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Mizukagami - Mizukagami
|Artist: || Mizukagami|
|Title: || Mizukagami|
|Label:|| Musea Records FBGB 4496.AR |
|Length(s):|| 48 minutes|
|Year(s) of release:|| 2003|
|Month of review: || [09/2003] |
Tanaami Futaba - vocals, flute
Junya Anan - synths, mellotron, string ensemble, organ, piano, vocoder, japanese percussion
Keiichi Yanagawa - bass
Yasuo Asakura - guitars, theorbe
Keita kamiyama - drums, ethnic percussion
|1) || Sakura || 11.19
|2) || Haru No Sono || 5.31 MP3
|3) || Suzukaze || 7.17
|4) || Shinato No Kaze || 5.01
|5) || Takamura || 8.29
|6) || Yukimushi || 10.29
A Japanese progband on Musea.
In Sakura this album has a strong opener, a combination of
the Japan side of sympho with some King Crimson and Camel
thrown in. There is flute, female vocals, but also a raw power
speaking from the opening instrumental part. The vocals
are in Japanese, not always in tune and a bit on the high
side. The mellifluous vocal passages are enriched
with plenty of synths and gurgling water. There is plenty
of tension in the music, also by the vocal flutterings which
occur after the sung verses. The instrumental parts are good.
Vocal wailings, acoustic guitar and woolly tapestries of synths
fill up the continuation. The feel is probably mainly Camel like,
but with the tenseness and the mellotron, King Crimson is also
a reference. Towards the end especially the guitar gets to have
more bite and the keyboards get more rowdy and meandering. Good
stuff, no holding back. This is in fact one of the drawbacks
of mucj prog from Japan, the bands hold back too much. In that
sense, one may think of Gerard here.
Haru No Sono is half as long, opening with a strong theme.
This is pure symphonic rock again, with vague drawn out vocals.
A full sound, quieter during the melancholy vocal passages,
on this one. Suzukaze contains the steady line of quality.
The vocals are a bit different at times here, faster, less ethereal.
Good to have some variation there. The melodies stay good, the music
very keyboard focussed, while also acoustic guitar is present.
Shinato No Kaze opens in up-beat fashion with nice synths
running alongside the drums. The synth work has some elements
of Kitaro at times, but the music itself is not that style at all.
The vocals are a bit flat here. There is a charming acoustic
intermezzo, after which the mellotron sets in rather subduedly.
The conclusion features some good vocal material.
Takamura is a somewhat longer track again, opening with bird
sound, and whats seems to be a folklore string instrument.
There is also mellow flute here, again the melody is good.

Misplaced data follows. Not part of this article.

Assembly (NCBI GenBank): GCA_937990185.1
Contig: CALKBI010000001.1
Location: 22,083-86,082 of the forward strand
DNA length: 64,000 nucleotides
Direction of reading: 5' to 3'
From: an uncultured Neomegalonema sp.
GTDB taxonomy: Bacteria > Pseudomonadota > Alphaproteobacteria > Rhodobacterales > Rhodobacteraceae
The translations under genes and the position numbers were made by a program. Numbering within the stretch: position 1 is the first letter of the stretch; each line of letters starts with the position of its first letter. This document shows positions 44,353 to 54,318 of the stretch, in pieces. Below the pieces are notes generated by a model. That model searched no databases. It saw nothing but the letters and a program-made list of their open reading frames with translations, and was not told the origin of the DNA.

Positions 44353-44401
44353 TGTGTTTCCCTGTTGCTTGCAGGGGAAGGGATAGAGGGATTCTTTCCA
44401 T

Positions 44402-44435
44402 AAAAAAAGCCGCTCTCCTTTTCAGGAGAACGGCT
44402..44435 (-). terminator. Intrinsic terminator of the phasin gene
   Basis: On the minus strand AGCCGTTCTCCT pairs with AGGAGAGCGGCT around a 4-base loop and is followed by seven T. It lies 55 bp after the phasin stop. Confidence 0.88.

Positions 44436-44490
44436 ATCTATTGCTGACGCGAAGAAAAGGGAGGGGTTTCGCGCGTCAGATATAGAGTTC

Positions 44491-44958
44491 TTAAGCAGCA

A slow moving song, but I think we are going to get an outburst
or two. Ah yes, there it starts with Tullian flute, ELPish organ
and some distorted guitar. Anyway, the vocal passages are a bit on the
lame side, sometimes a bit offtune too, making this the least succesful song so far. The song does have a bit of bite at the end with
spooky synths and keyboards offering quite a bit of tension again.
Yukimushi is the final track, and quite long. It opens slowly
enough, a bit waltzy with what seems something akin to cello (may be
synthetic, may be not). The vocals are a bit unsteady. Melodically
this is a bit too easy-going and somewhat overly sweet. The wah-wah
guitar tries to undo that opinion, but only succeeds in part.
The conclusion is quite rowdy and saves the day.
From Japan, I get the impression come two types of bands: the
melodic ones often with female vocals usually very symphonic and
keyboards oriented and the avant type prog band, angular, Crimsonesque,
tension rich, and just a little bit crazy. Mizukagami has elements
of both, although more of the former. The vocals are indeed female,
and at times a bit unsteady, the mood is often Camel like, melodic and a bit sad and soothing.
But fortunately, this band also has some more daring, tense elements
that make especially the first four songs interesting yet accessible.
On the final two tracks, the tenseness is lacking and my appreciation
of these songs was lower.
Although I think that it will be especially the friends of the
pure symphonic type of prog that will want to hear about this one,
it also holds something for the others, who need a bit of danger in
their prog. Fans of Quidam (but she is not Emilia) and their kin might
also want to hear this.
© Jurriaan Hage